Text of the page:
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This Lower Ab Workout Will Fire Up Your Core Before Your Next Run
Adding these seven moves to your training routine will make you a stronger runner.
We all want a solid core for different reasons: sports performance, pain prevention—but strengthening your midsection is particularly important for runners. That’s because your core is the stabilizing center of your body (it keeps you standing, least of all sprinting), and it can make or break your speed goals, or prevent (or contribute to!) an injury.
But if you’re searching for a lower ab workout, we need to get one thing out of the way first: “Lower abs exercises” aren’t really a thing. “Your core is comprised of the rectus abdominis, which runs down the front of your body and creates that ‘six-pack’ effect; your obliques (side abs); your erector spinae, which runs up your back; and your transverse abdominis (the deep core located under those six-pack muscles),” says Lindsey Clayton, a certified run coach and senior instructor at Barry’s in New York City. “When people point to the lower part of their stomach and say their ‘lower abs,’ they’re really just referring to their rectus abdominis, and you can’t only work the lower part in isolation.”
That said, there are plenty of core exercises—both creative and classic—that engage your rectus abdominis, including the lower part, and make you a stronger runner.
“While it's important to work your whole core for a balanced body, there are certain exercises that utilize the lower part of the rectus abdominis,” Clayton says. “These ‘lower abs’ exercises are great for runners because they often involve driving your knee up towards your core, stimulating the motion of running.” (See: mountain climbers.)
How to use this list: Clayton suggests doing each exercise in the lower abs workout below for 30 to 45 seconds before every run. “This will fire up your muscles so they’re active when you need them most,” Clayton says. Clayton even demonstrates them herself, so you can nail the perfect form. You will need a mat and a set of sliders. Two hand towels or paper plates will work, too.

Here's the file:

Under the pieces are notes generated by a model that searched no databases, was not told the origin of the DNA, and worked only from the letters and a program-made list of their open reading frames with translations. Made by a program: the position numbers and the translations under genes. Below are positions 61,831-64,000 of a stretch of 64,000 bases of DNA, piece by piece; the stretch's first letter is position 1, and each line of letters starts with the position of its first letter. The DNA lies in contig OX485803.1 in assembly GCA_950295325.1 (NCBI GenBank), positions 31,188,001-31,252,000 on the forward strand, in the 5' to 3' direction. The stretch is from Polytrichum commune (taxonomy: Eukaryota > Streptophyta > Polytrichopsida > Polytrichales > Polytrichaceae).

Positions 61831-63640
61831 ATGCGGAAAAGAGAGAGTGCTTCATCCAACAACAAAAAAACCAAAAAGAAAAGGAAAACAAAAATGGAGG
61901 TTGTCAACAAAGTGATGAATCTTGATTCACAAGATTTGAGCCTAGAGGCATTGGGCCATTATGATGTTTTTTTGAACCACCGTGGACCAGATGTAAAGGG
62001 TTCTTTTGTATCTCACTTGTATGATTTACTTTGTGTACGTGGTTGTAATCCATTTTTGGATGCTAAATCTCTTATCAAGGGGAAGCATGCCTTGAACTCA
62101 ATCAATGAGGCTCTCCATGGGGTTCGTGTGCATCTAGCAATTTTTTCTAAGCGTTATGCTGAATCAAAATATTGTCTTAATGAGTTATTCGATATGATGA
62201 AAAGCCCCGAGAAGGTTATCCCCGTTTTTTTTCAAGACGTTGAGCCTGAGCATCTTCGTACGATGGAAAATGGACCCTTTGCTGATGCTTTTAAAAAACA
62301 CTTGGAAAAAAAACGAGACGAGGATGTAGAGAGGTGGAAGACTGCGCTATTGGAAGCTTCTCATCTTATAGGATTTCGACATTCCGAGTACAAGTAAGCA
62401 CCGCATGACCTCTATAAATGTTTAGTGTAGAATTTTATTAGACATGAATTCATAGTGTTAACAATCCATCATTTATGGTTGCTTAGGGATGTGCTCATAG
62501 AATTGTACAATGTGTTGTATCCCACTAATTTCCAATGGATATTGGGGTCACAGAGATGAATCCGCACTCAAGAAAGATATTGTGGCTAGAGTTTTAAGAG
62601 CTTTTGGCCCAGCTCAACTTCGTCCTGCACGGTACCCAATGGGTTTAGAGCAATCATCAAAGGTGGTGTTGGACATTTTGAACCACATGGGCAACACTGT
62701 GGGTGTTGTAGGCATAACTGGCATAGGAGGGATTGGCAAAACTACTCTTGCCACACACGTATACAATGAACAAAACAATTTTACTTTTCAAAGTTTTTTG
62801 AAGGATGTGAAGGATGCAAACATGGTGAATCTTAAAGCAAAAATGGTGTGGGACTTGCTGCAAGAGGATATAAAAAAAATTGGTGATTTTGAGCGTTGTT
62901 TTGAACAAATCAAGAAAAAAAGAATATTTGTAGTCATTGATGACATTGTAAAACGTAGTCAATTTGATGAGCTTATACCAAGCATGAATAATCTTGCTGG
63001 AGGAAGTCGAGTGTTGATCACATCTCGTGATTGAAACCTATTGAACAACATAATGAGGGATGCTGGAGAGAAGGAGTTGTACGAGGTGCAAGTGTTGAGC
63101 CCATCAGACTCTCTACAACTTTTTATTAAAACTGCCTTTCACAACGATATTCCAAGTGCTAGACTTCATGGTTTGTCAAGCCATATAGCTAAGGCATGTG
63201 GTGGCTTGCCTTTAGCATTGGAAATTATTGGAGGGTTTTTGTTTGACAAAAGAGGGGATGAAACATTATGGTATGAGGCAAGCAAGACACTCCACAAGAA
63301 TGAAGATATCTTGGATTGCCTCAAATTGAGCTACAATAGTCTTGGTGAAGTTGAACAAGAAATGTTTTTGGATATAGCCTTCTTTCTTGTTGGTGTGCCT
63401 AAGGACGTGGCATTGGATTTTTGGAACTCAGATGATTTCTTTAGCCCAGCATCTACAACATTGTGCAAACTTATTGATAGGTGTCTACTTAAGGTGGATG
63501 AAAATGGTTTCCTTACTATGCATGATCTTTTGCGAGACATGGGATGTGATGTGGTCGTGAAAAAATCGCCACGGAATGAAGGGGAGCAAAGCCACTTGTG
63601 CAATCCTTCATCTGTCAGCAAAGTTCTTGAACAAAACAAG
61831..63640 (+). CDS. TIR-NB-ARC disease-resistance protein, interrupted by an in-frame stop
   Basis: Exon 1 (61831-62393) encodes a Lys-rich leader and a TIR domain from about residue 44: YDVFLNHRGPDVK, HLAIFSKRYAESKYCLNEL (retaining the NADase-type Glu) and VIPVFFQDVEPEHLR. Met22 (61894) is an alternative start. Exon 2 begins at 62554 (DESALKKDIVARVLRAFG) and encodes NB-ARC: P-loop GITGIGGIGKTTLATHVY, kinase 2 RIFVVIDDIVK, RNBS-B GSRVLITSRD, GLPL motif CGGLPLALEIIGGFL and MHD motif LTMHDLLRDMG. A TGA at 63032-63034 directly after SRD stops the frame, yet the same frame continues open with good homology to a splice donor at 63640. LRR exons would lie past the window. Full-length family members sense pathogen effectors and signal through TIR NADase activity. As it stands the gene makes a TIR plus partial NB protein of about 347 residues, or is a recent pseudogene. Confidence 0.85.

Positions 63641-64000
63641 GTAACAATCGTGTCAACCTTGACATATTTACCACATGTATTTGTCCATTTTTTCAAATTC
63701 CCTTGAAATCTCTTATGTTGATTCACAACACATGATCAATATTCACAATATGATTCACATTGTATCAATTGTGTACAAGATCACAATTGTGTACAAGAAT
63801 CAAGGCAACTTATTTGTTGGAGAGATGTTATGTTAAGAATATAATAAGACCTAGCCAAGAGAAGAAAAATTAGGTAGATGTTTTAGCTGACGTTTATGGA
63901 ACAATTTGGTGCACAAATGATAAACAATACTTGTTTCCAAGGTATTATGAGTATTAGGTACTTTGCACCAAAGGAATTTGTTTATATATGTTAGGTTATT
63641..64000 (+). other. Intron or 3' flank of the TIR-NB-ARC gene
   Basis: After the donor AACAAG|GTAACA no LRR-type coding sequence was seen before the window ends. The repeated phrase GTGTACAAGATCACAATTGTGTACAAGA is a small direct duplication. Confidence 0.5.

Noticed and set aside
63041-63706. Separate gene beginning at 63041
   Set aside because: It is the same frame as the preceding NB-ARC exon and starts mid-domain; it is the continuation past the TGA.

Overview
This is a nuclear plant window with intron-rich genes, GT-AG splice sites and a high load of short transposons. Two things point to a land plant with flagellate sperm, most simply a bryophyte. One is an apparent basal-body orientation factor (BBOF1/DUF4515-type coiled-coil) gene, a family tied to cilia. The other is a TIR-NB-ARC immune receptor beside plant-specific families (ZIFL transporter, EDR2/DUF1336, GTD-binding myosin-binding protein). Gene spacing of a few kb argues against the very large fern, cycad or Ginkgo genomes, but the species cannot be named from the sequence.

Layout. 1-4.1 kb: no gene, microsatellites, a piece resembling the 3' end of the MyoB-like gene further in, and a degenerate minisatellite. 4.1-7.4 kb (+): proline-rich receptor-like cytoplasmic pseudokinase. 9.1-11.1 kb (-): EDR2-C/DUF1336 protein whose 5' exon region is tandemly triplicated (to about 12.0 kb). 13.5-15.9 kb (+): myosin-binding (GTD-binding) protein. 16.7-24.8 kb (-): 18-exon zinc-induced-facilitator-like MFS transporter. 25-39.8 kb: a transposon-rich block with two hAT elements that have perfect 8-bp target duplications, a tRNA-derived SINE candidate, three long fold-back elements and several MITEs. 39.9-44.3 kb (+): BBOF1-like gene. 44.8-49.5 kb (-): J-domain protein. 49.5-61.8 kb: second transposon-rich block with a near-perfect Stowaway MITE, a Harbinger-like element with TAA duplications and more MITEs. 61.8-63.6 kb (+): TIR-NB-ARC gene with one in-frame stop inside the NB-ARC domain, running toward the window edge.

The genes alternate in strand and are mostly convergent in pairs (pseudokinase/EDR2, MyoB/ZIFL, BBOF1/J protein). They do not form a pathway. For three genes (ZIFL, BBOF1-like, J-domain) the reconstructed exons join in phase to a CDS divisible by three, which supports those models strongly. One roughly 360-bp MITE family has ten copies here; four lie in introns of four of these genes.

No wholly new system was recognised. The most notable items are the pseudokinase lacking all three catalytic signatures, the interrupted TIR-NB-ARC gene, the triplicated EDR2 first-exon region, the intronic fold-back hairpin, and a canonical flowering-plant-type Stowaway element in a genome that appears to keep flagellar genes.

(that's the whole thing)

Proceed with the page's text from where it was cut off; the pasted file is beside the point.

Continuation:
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Start in a high plank position then send hips back and hike them up to downward dog position, biceps turned towards ears and fingers pushed into floor. Lift right leg straight into air, then drive right knee to touch right elbow as you shift weight forward to your hands. Return to downward dog and repeat with left leg. Continue to alternate.
Start in a side plank with left forearm on floor, elbow under shoulder, feet stacked, and hips lifted so body forms one long, straight line. Stretch right arm up to ceiling. This is your starting position. Draw the right hand down and reach it below left underarm as you curl upper body forward so shoulders are parallel to floor. Return to starting position. Repeat for 30 seconds on each side.
On hardwood or tiled floor, place feet on two sliders (or towels) and assume a forearm plank position (elbows under shoulders, core and butt engaged). Using your core, lift hips up to pike, sliding feet forward and pulling your belly button in toward spine. Slide back to lower hips to plank position. Repeat.
On hardwood or tiled floor, place feet on two sliders and assume a high plank position (hands under shoulders, soft bend in elbows, butt and core engaged). Pull feet in toward chest, bending knees until you’re in a bear plank, knees below hips, but still lifted off floor. Slowly push feet back to high plank. Continue to repeat. To make it easier, move one leg at a time.
Start lying faceup on the mat. Lift head, shoulder blades, and feet off floor as you extend arms straight out. Neck should be relaxed, not strained. This is your hollow hold. Next, engage abs to lift chest towards legs as you bend knees so that body forms a V shape and shins are parallel to floor. Slowly lower back down to a hollow hold position and repeat.
Lie faceup with feet flexed in the air so body creates a 90-degree angle and arms are rested palms down at sides. Use core to pulse legs straight up towards ceiling, lifting butt off floor and pushing weight into hands. Think about stamping the bottom of your shoes on the ceiling and avoid using momentum to swing legs forward and up. Lower back to floor and repeat.
Start in a high plank position with hands under shoulders, soft bend in elbows, and core and butt engaged. Draw right knee to left elbow. Return to high plank position. Draw left knee to right elbow. Continue to alternate. Increase speed for more cardio.
All images: Julia Hembree Smith